In February 2012, the FDA allowed for the temporary importation of Lipodox, which is made by Sun and contains the same active ingredient as Doxil. The agency said it intends to continue allowing the importation of Lipodox until Sun has made enough generic Doxil to meet demand. Generic drugs approved by the FDA have
the same high quality and strength as brand-name drugs. The generic manufacturing and packaging sites passed the same quality standards as those of brand-name drugs. Therefore, to deal with the Doxil shortage, FDA has approved India based Sun Pharmas generic version of Doxil, which is protected by orphan drug marketing exclusivity in a multiple myeloma indication till May 2014. This generic Doxorubicin HC1 Liposome injection USR 2 mg/mL is therapeutically equivalent to Doxil Liposome injection, 2 mg/mL of Janssen Research and Development.
Janssen is also working to improve supplies of its own product, with its most recent statement on Doxil saying the company was coordinating with the Food and Drug Administration (FDA) to release additional supply using an alternative manufacturing process.
The statement, which was released on January 7, 2013, explained that although the process was not approved by the FDA, the product had undergone a full internal review by Janssen to ensure it met standards in both quality and safety.
Janssen said it was working with the FDA to gain approval for this manufacturing process for Doxil, which involves collaboration between Ben Venue Laboratories (BVL) and another supplier.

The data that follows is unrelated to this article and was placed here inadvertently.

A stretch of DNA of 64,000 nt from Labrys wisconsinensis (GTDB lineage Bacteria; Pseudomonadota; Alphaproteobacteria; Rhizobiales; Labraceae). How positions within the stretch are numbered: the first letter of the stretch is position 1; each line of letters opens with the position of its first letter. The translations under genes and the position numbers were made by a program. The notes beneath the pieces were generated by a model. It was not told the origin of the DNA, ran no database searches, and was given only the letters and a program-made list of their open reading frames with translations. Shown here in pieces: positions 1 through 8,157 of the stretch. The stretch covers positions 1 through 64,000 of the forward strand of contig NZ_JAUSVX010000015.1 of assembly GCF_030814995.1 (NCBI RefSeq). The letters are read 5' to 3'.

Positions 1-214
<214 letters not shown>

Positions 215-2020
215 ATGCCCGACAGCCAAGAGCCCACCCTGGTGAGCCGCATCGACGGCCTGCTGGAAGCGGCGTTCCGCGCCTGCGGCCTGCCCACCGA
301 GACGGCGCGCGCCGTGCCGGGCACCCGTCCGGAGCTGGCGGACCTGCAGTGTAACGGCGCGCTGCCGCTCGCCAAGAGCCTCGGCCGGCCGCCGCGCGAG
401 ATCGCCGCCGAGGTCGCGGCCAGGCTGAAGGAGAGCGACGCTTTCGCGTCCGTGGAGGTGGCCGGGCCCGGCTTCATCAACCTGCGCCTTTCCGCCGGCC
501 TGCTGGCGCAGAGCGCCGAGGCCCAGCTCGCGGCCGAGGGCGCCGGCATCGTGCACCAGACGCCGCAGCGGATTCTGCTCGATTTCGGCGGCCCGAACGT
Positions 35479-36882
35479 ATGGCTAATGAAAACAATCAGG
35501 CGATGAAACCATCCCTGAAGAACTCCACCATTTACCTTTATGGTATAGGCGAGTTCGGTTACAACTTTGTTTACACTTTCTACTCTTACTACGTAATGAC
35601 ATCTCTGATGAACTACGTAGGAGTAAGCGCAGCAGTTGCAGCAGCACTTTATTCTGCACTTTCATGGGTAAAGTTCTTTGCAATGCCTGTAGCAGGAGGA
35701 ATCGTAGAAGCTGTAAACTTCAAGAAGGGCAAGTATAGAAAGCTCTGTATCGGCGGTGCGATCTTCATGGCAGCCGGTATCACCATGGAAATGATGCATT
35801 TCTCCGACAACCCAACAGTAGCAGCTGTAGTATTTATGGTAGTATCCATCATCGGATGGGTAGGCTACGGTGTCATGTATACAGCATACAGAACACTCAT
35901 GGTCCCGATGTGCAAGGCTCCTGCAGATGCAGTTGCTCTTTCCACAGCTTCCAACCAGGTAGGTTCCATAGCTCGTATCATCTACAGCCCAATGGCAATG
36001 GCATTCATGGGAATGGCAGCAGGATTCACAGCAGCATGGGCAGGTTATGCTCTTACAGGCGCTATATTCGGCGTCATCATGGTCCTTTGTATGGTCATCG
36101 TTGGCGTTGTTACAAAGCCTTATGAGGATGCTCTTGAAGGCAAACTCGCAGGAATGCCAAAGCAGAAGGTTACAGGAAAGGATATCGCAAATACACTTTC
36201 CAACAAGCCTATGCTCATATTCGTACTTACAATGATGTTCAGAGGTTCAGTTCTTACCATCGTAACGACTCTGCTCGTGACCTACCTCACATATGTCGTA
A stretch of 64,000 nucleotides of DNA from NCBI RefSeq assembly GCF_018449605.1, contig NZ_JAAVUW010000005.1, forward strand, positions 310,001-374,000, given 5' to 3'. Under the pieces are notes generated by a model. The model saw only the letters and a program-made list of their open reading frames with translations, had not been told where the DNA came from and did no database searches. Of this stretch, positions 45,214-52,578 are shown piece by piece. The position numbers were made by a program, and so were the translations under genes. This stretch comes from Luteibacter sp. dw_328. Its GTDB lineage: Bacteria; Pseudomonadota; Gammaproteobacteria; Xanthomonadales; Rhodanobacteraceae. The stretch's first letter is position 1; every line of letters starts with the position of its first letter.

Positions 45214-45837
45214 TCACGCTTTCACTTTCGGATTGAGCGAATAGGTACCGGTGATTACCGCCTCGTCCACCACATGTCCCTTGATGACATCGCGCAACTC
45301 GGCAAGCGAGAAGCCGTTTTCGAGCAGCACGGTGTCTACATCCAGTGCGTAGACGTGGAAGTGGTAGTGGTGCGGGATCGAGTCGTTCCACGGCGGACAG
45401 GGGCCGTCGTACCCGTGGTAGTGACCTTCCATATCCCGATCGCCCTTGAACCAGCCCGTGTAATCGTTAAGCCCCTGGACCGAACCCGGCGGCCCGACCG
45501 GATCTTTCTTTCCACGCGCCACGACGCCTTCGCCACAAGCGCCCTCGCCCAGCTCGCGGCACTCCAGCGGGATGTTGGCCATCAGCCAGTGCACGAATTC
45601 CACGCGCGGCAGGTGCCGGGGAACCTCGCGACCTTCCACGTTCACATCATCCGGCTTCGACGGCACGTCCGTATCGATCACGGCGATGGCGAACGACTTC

In February end 2013, a federal judge approved a consent decree under which Ben Venue must bring its Bedford, Ohio facility into compliance with regulatory requirements or face fines and other penalties. The FDA said the company had repeatedly violated good manufacturing practices. Recent inspections found that poorly maintained equipment deteriorated to the point that it shed particles into injectable drugs, the FDA said.
Issues in clean room ad aseptic techniques led to recall of all sterile products Green Valley drugs voluntarily recalled all lots of all sterile products, compounded, repackaged, and distributed by the pharmacy due to lack of sterility assurance and concerns associated with the quality control processes. The recall of sterile products is conducted based on the observations of clean room personnel and certain aseptic techniques. Though they have not received any cases of injury or illness associated with the use of their products, still they recalled all products for the sake of patients interest only. Healthcare professionals were advised to stop the use of all their products and were encouraged to report any adverse event or side effect related to the use of their products.
Visible Glass Particle in a vial Bedford laboratories discovered a single visible glass particle in a vial and voluntarily recalled one lot (Lot 1877093, Exp. Date June 2013) of Acetylcysteine solution. Glass particle can cause airway obstruction resulting in symptoms of choking, wheezing, difficulty in breathing, coughing and potentially hemoptysis. All heathcare facilities were advised not to use the products from the lot no. mentioned above and should immediately quarantine any product for return. Patients who have received the product from this lot should return the product to pharmacist. Healthcare professionals and patients are encouraged to report any adverse event or side effect related to the use of their products.